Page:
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Last Evenings on Earth Paperback – April 30, 2007
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From Publishers Weekly
Copyright © Reed Business Information, a division of Reed Elsevier Inc. All rights reserved. --This text refers to the Hardcover edition.
“The most influential and admired novelist of his generation in the Spanish-speaking world.” (Susan Sontag)
“Just behind the nervy, deadpan narrative a total breakdown perpetually looms.” (Andersen Tepper - Village Voice)
“Brilliant.” (Kirkus Reviews)
“Widely known in the Spanish-speaking world as the premier writer of his generation.” (Dan Pope - Hartford Courant)
“If you haven't heard of Roberto Bolaño yet, you will soon.” (Benjamin Lytal - The New York Sun)
“Bolaño's characters yearn for amnesia as well as for the ability to connect to someone or something in the present.” (Stephanie Hanson - Los Angeles Times)
“[B]leakly luminous stories...” (Publishers Weekly)
“His generation's premier Latin-American writer... Bolaño's reputation and legend are in meteoric ascent.” (Larry Rohter - The New York Times)
“Conjures dreamlike worlds that shock with their familiarity.” (Philip Herter - St. Petersburg Times)
“Complex and provocative.” (International Herald Tribune)
Top Customer Reviews
So concludes Bolano at the conclusion of one of the more engimatic stories in his collection, "Last Evenings on Earth." Ive been a big Bolano fan since reading his sprawling, loosely connected 3-part epic "2666." My regard for him only increased after I read "The Savage Detectives." I knew these two books were regarded as his highest achievement in fiction, so I was prepared that whatever else I might read in his relatively short career (he died at 50) would likely not raise the bar any higher.
Indeed, his short stories are wonderful; eschewing magical realism, they nevertheless manage to evoke something of that particular blend of personal passion, political violence, and phenomenolical alchemy that one has come to expect from Latin American literature, post Garcia Marquez. Bolano, however, is more of a skeptic, a realist, an existential tragedian. His stories depict lives--mostly those of writers and artists--lived on the outside of love, success, and easy contentment. There is, as Wayne Koestenbaum noted on the back of the book, a kind of "haze that floats above Bolano's fiction" that is addictive and that reminds me of the haze that fills Camus's "The Stranger." One senses that something bad will happen, that the characters know it (often they come right out and acknowledge their foreboding) and yet there is nothing they can do to alter the course of events towards the catastrophe.Read more ›
Of the fourteen stories in this collection, I put stars in the table of contents next to "The Grub," "Anne Moore's Life," and "Last Evenings on Earth" (in a discussion of the author, I once heard "Anne Moore's Life" described as quintessential Bolaño, which is what prompted me to get this book). I won't describe each story because they wouldn't sound very good and you might not read them, which would be a shame. And the strength of these stories is not as much the plot as the intoxicating mood the author creates and recreates time and again.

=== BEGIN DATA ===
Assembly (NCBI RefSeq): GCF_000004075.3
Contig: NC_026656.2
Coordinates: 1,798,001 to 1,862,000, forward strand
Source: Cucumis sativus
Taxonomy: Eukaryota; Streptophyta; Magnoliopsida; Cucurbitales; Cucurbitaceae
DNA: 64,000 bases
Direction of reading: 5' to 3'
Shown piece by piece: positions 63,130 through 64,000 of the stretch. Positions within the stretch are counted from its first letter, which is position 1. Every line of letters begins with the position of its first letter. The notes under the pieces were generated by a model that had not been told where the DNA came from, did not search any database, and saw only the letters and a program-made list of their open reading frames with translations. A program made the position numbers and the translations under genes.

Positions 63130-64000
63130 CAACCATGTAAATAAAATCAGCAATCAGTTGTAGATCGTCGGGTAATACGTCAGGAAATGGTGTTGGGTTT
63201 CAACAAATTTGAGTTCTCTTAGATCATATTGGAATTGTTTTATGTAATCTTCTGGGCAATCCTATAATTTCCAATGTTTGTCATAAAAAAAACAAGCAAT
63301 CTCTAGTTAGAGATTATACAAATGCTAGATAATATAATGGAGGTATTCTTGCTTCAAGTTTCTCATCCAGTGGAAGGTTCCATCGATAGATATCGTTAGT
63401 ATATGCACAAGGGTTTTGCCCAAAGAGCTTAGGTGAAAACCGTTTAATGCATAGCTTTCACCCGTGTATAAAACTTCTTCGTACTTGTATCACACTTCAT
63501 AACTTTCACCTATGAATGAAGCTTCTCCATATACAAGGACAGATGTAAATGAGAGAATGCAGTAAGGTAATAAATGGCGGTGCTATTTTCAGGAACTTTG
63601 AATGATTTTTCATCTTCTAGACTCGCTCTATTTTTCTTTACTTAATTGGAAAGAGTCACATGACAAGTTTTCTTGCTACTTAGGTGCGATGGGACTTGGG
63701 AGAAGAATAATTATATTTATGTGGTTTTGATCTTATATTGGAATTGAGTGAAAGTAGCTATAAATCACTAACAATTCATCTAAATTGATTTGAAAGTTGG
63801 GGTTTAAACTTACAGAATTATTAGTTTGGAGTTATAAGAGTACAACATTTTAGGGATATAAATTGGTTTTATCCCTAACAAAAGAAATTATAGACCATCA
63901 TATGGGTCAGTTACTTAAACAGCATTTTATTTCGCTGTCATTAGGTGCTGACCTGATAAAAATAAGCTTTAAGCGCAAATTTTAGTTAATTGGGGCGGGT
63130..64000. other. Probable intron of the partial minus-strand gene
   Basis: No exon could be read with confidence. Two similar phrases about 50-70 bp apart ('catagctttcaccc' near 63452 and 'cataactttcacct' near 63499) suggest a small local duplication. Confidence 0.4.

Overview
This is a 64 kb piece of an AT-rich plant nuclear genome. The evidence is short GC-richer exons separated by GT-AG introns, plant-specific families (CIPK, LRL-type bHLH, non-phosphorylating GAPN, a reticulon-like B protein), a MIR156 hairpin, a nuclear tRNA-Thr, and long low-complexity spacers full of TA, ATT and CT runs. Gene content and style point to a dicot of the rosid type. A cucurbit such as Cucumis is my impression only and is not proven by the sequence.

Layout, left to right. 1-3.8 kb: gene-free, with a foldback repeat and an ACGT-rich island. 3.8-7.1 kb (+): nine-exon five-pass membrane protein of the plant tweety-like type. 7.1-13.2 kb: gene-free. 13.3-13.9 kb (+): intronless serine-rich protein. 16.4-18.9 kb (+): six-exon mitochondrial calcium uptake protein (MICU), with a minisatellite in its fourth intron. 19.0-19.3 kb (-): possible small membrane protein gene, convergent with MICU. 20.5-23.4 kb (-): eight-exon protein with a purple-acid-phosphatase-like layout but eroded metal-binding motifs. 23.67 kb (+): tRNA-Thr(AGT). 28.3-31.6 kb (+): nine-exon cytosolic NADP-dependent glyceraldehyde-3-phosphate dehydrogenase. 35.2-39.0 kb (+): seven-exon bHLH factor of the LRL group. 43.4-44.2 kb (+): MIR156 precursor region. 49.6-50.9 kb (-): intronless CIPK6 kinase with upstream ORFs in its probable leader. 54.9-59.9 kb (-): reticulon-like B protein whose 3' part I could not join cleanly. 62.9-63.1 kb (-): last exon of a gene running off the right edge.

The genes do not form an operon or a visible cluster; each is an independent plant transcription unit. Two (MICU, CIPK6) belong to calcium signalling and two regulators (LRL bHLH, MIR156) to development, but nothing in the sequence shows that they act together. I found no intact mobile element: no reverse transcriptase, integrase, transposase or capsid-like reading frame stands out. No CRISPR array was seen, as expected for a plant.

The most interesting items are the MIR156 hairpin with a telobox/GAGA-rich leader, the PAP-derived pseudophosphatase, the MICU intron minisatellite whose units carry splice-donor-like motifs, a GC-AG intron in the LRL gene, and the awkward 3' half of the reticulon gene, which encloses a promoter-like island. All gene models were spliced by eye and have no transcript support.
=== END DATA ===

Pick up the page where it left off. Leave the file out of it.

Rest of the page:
All the stories are accessible and enjoyable, with 'Last Evenings on Earth' about a father and sons trip to Acapulco-one trying to revive his youth, the other trying to move on, 'Sensini' about the letters and friendship between two writers of varying success and 'Anne Moore's life' exploring how our lives are altered and made by a combination of fate chance and-often-poor decisions encapsulate the themes Bolano muses upon.
Since his death, it seems as if every scrap of paper Bolano ever wrote on is immediately published-most likely material that Bolano had either discarded or was working on-that have diluted his great works and made people wonder what the fuss is all about, which is a great shame. 'Last Evenings on Earth' was published by Bolano when he was alive, is how he intended it, and is pure Bolano through and through. A book to read and enjoy and realise that "The fuss" is well placed.
Most Recent Customer Reviews
Bolaños stories are uniquely from a world that is both familiar and bizarre. He consistently delves into the world of literature, writers and poets in his stories and yet... Read morePublished 6 months ago by Osvaldo Q
It's been a few years since I've read any Bolano (2666 left me scarred), so I figured it was time to plunge back in. Read morePublished 12 months ago by jafrank
dead SA writer rambling on about other dead SA writers. Cocktail party fodder but boring.Published 21 months ago by Read&Sell
Typical Bolano; but reading a bit little too typical. An existential collection of stories with Bolano's favourite characters: unsuccessful writers.Published on January 18, 2014 by Shivaji Das
each story is different enough in narrative, yet all share similarity in style -- a great style! very real mixture of coincidence in the story line which often covers large time... Read morePublished on January 2, 2014 by Ramses Visher
Bolano is incomparable. For long serious wonderful reviews of Bolano see biblioklept. Why do I have to write eight more words just to meet the requirements of this software. Read morePublished on December 4, 2013 by abbeysbooks